Fourth, discover your influencing techniques. These are methods or means to successfully use your tools to exert influence and become powerful; there are six of them that effective entrepreneurs typically use. To begin, you create rapport with your employees, customers and vendors. You build bridges toward influence by reaching out to people, building relationships, telling them what you like and dislike, how you feel about their work, their products and themselves. You'll understand these individuals better and they'll understand you better. The result is increased influence and power--just what you want.

Effective entrepreneurs are also assertive: They state their needs and wishes in a way that doesn't step on other people. Be sure to avoid aggression, which usually leads to anger, frustration, resistance and sometimes sabotage. Being assertive is the means to make your ideas and actions known to others in a way that's acceptable to them and therefore allows you to more successfully influence them.

Using logic, explaining issues, ideas and directions in a clear, orderly manner is another way to exert influence and gain power. People will see that you can explain things in ways they can understand. And when people understand things, they're far more willing to agree to what you're requesting.

Yet another technique used to impact people is team building. This tried-and-true method allows people to work together toward a common goal in a united and coordinated manner. People share their thoughts, ideas and actions, almost always coming up with end products that are richer, more appropriate and more successful than any one or two individuals could have created alone. What's more, team members will admire and respect you for putting the team together to address a problem or challenge. You win out as an influential leader.

Powerful entrepreneurs are credible. They influence people because of the way they talk, the way they dress and the way they respond to issues. They demonstrate a strong knowledge base, respond to questions and challenges in a timely, complete and accurate manner, and they use their teams to build performance and outcomes. Employees, vendors and customers easily learn to trust credible leaders and want to work with and buy from them because of their reliability.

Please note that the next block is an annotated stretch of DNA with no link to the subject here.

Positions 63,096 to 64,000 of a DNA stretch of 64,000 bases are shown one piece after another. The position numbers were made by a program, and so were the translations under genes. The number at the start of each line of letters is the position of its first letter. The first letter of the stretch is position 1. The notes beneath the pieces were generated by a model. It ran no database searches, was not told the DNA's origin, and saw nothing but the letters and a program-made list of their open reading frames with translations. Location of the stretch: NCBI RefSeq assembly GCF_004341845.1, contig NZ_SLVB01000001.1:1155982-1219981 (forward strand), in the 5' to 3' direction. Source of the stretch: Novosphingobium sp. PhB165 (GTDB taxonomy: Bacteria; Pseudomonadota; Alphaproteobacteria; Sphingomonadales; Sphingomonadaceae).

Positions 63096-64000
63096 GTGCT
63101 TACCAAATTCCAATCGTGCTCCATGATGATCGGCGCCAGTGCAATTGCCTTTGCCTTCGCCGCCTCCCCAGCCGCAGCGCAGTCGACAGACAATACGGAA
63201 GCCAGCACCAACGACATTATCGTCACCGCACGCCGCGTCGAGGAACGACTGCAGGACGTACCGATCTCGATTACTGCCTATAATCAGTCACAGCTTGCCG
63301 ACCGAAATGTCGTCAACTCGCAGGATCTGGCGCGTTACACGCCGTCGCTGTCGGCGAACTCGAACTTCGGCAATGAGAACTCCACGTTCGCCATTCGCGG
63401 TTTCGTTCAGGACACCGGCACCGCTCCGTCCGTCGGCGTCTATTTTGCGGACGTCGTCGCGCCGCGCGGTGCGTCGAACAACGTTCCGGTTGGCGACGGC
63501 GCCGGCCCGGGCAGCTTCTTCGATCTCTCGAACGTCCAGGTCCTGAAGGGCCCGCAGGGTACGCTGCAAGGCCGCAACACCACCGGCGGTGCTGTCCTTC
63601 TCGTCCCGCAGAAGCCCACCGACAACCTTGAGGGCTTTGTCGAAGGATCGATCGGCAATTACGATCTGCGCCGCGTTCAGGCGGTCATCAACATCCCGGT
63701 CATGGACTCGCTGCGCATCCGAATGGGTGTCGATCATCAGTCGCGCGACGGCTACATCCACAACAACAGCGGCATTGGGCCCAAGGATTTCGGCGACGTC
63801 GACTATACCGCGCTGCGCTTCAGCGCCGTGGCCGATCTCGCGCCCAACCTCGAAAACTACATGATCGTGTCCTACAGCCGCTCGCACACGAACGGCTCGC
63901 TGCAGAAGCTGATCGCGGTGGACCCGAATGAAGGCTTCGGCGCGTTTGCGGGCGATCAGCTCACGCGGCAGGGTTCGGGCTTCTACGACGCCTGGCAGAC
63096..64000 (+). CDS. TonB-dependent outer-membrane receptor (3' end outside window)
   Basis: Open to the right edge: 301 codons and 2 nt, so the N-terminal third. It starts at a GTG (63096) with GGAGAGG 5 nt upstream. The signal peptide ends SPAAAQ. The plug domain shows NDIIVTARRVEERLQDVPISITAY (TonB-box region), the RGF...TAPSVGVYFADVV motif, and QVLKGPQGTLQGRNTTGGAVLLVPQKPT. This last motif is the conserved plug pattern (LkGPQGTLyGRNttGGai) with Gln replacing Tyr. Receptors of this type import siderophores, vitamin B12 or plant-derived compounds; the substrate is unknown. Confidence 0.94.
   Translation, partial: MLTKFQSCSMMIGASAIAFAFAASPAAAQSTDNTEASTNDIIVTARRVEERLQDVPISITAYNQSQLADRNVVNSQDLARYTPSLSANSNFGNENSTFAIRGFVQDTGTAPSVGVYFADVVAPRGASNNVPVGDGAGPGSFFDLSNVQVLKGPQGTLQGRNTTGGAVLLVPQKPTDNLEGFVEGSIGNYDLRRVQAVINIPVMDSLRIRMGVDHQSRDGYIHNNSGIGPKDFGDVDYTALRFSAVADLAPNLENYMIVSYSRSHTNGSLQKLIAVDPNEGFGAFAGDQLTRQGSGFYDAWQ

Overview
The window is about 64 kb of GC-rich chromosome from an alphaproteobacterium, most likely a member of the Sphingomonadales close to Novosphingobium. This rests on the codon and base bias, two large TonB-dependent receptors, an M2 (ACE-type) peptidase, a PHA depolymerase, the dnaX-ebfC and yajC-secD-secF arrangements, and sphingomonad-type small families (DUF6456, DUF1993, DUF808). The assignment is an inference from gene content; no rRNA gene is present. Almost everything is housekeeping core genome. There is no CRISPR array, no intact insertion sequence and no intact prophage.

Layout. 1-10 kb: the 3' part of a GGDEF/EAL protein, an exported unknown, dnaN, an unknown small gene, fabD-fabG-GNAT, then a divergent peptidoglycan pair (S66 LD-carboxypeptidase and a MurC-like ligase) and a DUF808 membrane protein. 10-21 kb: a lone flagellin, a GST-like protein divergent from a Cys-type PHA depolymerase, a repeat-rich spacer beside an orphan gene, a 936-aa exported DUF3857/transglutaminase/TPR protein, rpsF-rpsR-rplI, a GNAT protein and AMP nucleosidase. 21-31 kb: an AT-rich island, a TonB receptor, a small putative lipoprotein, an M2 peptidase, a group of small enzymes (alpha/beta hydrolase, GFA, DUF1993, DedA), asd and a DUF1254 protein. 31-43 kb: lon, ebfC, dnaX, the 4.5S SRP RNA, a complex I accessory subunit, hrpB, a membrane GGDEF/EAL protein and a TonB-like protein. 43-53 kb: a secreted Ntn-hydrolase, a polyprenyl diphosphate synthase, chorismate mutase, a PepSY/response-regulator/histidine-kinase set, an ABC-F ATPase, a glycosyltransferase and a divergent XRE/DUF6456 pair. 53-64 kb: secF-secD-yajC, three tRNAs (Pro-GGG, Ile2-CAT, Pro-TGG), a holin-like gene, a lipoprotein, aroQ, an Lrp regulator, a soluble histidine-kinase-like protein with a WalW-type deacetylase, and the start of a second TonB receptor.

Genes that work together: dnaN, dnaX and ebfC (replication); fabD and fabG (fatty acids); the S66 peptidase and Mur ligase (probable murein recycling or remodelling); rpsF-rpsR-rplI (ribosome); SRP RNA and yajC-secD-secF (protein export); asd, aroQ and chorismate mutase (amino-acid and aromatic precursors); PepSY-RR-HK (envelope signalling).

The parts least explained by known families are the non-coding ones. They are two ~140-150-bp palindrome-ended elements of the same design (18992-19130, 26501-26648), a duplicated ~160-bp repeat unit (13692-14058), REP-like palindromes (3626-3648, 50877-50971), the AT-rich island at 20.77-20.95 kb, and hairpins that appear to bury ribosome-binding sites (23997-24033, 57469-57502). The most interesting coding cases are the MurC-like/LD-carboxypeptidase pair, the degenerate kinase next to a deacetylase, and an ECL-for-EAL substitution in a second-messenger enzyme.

Finally, effective leaders use cultural hierarchy to influence people. This technique is two-fold: It involves using cultural norms and sharing power. In the first instance, entrepreneurs create an atmosphere where everyone knows "how it's done around here." You run a tight ship. There are few questions or vagaries. The modus operandi is clear. Your employees' morale and esprit is a result of the rules and behaviors the entrepreneur sets down. Leader who are in charge by virtue of their positions are valued by others for having created a pleasant atmosphere. When working with employees, customers and vendors, the entrepreneur can influence people based on the norms of operation.

The other aspect of cultural hierarchy involves the sharing of power. The executive's power is increased when it's shared with managers who can inform their subordinates that they're acting or responding in a specific way because the chief executive gave them permission to do so. This is especially helpful in a team of peers where one person needs to be in charge or more powerful. That person is given the mantle of increased power by the top entrepreneur and can therefore influence peers.

Exerting power is a process, which, when followed, gets other people to do what you want them to do. Each time this process is used, the individual builds a repertoire and a base of successes.

Dr. David G. Javitch is an organizational psychologist, leadership specialist, and President of Javitch Associates in Newton, Mass. Author of How to Achieve Power in Your Life, Javitch is in demand as a consultant for his skills in assessment, coaching, training and facilitating groups and retreats.